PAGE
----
A Crisis In Part Caused By Scottsdale (But Also One That Can Be Cured By It Too)

Photo Credit: thestar.com

If there is one defining characteristic of Arizona, save the desert, it’s our natural disdain for the government telling us what to do. But every once in a while, they feel like their hand is forced and that they need to do something. Well we are quickly hurtling towards that point with rent prices in Arizona.

Rent prices have risen nearly as sharply as housing prices in Arizona since the pandemic, up 10% in the last year alone. Sunday’s AZCentral article really lays the problems out well, including the hindrance rising prices can be to economic development. While an increase in housing prices is both positive and negative (positive for homeowners, negative for prospective homeowners), increases in rent have a much more one-sided effect: good for a few landlords, but bad for the renters who vastly outnumber the landlords (and who often don’t have the means to keep up with those price increases).

So the fact that the words “rent control” are even being uttered is significant and concerning, but not too surprising. So what’s the solution? We must build more. Responsibly but more. That’s the law of supply and demand. We must consider the NIMBYs who will oppose anything and everything regardless of merit, but they cannot be political overlords. We must say Yes when we can and should.

Clearly this is not just a Scottsdale problem, but the contrast and the crux of the problem is readily apparent here. Here we have a city council that has been so overwhelmed by comments from NIMBYs at committee and council meetings that there seems to be a culture of fear which leads to good projects being washed away with the bad.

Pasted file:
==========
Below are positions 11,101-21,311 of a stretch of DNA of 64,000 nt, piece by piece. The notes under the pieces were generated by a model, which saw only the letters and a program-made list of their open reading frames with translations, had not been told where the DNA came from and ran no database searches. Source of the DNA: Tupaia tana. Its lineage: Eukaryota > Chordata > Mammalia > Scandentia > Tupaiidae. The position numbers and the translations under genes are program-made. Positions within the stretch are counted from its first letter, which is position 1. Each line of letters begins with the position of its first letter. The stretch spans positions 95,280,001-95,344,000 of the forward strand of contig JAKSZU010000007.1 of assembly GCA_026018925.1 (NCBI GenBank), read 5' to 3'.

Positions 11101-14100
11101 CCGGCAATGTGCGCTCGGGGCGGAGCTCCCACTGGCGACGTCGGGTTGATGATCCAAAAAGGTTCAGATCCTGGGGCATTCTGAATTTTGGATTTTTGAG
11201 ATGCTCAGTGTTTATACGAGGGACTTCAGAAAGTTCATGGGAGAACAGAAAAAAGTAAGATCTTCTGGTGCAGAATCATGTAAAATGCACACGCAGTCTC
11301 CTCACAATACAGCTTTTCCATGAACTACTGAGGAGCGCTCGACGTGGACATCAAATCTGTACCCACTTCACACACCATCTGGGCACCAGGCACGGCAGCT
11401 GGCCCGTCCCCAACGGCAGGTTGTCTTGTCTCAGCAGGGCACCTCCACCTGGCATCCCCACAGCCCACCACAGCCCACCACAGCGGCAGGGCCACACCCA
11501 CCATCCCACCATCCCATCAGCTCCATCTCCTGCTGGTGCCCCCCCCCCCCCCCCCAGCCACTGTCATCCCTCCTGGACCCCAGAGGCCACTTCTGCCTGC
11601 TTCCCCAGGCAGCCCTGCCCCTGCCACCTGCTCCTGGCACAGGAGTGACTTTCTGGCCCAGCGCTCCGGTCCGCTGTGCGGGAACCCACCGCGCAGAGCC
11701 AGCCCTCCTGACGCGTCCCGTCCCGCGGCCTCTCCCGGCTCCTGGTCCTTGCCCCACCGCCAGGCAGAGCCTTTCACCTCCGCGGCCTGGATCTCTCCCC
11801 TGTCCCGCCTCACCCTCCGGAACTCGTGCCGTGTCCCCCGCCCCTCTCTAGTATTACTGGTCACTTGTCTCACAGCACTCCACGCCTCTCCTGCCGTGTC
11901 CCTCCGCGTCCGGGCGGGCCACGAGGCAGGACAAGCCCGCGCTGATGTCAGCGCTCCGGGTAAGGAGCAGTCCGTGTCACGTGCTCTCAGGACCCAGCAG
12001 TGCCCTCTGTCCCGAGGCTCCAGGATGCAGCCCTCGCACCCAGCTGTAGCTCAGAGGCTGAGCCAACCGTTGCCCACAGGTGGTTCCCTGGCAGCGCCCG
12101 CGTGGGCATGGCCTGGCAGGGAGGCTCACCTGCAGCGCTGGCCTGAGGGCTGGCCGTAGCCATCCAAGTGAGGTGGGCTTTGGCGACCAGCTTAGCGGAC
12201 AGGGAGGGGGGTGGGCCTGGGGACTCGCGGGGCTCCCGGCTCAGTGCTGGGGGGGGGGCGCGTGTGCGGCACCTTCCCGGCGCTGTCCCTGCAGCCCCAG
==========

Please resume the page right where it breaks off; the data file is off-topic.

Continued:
Let’s contrast two projects: first, Greenbelt 88. No matter what lipstick is applied it’s ultimately bovine as it would take away a shopping center and is opposed by hundreds of nearby residents.

Let’s compare this to 92 Ironwood, a mixed use residential complex near HonorHealth at Shea and is seeking heights LESS than permitted zoning, and is supported by the adjacent shopping center and not opposed by residents. Indeed, it is also supported by HonorHealth and the Arizona Nurse’s Association because of the acute lack of reasonably priced housing near the hospital.

If we want Scottsdale to go the way of Santa Monica, New York City and other leftist archipelagos, this is how it happens.

We have a real problem here (rising rents), and we have a real solution (expanding the supply). What we don’t have is the political will to ignore the loudest of voices with the most shallow of motivations. We need the political courage to say Yes to value-adding projects like 92 Ironwood, or else government might be coming to your front doorstep to fix problems, and I think we’d all rather fix them before that happens. There is nothing wrong with saying no to projects that are little more than voracious developer or property owner grabs. But there is much wrong with saying no to those that alleviate obvious problems and stand on obvious merit.